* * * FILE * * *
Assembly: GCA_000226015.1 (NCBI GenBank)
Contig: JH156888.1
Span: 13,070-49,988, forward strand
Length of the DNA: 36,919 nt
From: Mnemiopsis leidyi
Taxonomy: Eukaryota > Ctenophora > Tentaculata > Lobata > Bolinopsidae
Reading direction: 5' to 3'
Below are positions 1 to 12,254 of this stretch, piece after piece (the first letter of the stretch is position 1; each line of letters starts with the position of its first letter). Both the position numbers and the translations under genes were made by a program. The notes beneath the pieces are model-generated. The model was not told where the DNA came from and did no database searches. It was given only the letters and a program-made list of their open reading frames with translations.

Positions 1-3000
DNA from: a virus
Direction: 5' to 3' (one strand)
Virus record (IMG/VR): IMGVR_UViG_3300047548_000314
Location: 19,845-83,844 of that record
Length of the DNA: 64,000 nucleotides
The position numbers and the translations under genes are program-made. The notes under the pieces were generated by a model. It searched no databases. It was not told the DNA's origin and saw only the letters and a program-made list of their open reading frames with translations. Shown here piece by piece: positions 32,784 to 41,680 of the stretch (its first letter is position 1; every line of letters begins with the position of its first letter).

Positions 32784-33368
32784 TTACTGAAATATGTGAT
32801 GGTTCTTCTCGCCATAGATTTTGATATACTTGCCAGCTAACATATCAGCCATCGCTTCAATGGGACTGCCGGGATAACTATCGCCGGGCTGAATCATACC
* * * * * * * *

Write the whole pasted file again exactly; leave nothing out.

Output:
Assembly: GCA_000226015.1 (NCBI GenBank)
Contig: JH156888.1
Span: 13,070-49,988, forward strand
Length of the DNA: 36,919 nt
From: Mnemiopsis leidyi
Taxonomy: Eukaryota > Ctenophora > Tentaculata > Lobata > Bolinopsidae
Reading direction: 5' to 3'
Below are positions 1 to 12,254 of this stretch, piece after piece (the first letter of the stretch is position 1; each line of letters starts with the position of its first letter). Both the position numbers and the translations under genes were made by a program. The notes beneath the pieces are model-generated. The model was not told where the DNA came from and did no database searches. It was given only the letters and a program-made list of their open reading frames with translations.

Positions 1-3000
DNA from: a virus
Direction: 5' to 3' (one strand)
Virus record (IMG/VR): IMGVR_UViG_3300047548_000314
Location: 19,845-83,844 of that record
Length of the DNA: 64,000 nucleotides
The position numbers and the translations under genes are program-made. The notes under the pieces were generated by a model. It searched no databases. It was not told the DNA's origin and saw only the letters and a program-made list of their open reading frames with translations. Shown here piece by piece: positions 32,784 to 41,680 of the stretch (its first letter is position 1; every line of letters begins with the position of its first letter).

Positions 32784-33368
32784 TTACTGAAATATGTGAT
32801 GGTTCTTCTCGCCATAGATTTTGATATACTTGCCAGCTAACATATCAGCCATCGCTTCAATGGGACTGCCGGGATAACTATCGCCGGGCTGAATCATACC